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 Medium access protocol - In a communications network, the part of the data link layer that supports topology-dependent functions and uses the services of the physical layer to provide services to the logical link control.
 
  
 Metropolitan area network - A data communications network that covers an area larger than a campus area network and smaller than a wide area network (WAN), interconnects two or more LANs, and usually covers an entire metropolitan area, such as a large city and its suburbs.
 
  
 A code in which data and clock signals are combined to form a single self-synchronizing data stream, each encoded bit contains a transition at the midpoint of a bit period, the direction of transition determines whether the bit is a 0 or a 1, and the first half is the true bit value and the second half is the complement of the true bit value. Contrast with non-return-to-zero.
 
  
 The maximum rate, in bits per second, at which binary information can be transferred in a given direction between users over the telecommunications system facilities dedicated to a particular information transfer transaction, under conditions of continuous transmission and no overhead information.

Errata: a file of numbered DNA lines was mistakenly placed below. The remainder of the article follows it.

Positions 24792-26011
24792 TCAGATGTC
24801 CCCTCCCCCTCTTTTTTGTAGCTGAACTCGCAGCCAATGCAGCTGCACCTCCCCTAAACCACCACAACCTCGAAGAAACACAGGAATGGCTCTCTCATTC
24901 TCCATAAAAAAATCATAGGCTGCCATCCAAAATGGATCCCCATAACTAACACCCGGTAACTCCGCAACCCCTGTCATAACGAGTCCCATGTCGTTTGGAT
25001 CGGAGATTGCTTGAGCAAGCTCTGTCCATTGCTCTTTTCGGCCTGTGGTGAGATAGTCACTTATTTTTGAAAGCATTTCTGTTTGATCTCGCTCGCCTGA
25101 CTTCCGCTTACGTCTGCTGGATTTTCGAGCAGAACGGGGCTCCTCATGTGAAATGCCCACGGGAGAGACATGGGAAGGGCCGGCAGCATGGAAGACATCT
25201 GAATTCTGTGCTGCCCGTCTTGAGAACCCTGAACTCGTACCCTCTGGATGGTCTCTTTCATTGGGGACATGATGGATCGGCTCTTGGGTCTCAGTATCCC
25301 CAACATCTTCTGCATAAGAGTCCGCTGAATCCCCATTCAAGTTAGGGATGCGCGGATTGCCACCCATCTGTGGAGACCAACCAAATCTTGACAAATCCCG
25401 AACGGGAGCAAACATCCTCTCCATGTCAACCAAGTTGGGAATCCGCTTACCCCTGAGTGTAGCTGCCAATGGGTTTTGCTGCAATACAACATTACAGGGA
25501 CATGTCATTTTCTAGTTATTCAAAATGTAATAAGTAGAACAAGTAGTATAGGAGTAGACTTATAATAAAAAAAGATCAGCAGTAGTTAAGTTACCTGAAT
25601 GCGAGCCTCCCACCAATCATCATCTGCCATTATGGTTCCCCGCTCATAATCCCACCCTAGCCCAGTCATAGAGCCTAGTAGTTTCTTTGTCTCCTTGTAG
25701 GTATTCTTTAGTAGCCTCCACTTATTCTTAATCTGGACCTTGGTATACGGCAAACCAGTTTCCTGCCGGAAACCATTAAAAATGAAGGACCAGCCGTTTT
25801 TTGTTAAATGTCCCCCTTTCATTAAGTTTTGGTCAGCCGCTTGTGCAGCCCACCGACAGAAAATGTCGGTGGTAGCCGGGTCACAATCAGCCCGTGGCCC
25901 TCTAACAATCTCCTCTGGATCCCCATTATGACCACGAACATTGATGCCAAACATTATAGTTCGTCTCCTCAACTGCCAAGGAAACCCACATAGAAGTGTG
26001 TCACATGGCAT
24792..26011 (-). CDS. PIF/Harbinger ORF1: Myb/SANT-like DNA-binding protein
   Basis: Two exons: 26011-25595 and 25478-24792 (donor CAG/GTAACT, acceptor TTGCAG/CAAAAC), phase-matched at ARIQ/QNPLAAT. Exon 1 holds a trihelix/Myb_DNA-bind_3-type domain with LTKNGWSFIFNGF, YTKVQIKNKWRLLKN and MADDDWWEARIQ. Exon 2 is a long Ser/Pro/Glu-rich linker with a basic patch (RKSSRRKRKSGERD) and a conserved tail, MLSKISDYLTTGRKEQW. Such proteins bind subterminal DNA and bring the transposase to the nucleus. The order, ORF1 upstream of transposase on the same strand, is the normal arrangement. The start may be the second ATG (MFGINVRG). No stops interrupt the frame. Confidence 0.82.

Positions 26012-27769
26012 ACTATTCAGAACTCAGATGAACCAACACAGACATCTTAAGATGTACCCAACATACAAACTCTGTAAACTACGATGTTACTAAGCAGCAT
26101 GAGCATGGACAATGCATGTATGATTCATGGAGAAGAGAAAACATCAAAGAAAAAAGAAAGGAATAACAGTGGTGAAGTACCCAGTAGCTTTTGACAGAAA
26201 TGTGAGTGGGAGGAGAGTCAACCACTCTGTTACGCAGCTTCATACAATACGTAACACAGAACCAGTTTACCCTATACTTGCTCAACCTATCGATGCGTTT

1. In telecommunications, the transmission path along which a signal propagates, such as a wire pair, coaxial cable, waveguide, optical fiber, or radio path.
2. The material on which data are or may be recorded, such as plain paper, paper tapes, punched cards, magnetic tapes, magnetic disks, or optical disks.
 
  
 A network topology in which there are at least two nodes with two or more paths between them.
 
  
 In telecommunications record information expressed in plain or encrypted language and prepared in a format specified for intended transmission by a telecommunications system.
 
  
 A method of handling message traffic through a switching center, either from local users or from other switching centers, whereby the message traffic is stored and forwarded through the system.
 
  
 A station in the mobile service intended to be used while in motion or during halts at unspecified points.
 
  
 The process, or result of the process, of varying a characteristic of a carrier, in accordance with an information-bearing signal.
 
  
 In a network, a technique that allows data, including packet form, to be simultaneously transmitted to a selected set of destinations. Note: Some networks, such as Ethernet, support multicast by allowing a network interface to belong to one or more multicast groups.
 
  
 The combining of two or more information channels onto a common transmission medium. In electrical communications, the two basic forms of multiplexing are time-division multiplexing (TDM) and frequency-division multiplexing (FDM). In optical communications, the analog of FDM is referred to as wavelength-division multiplexing (WDM).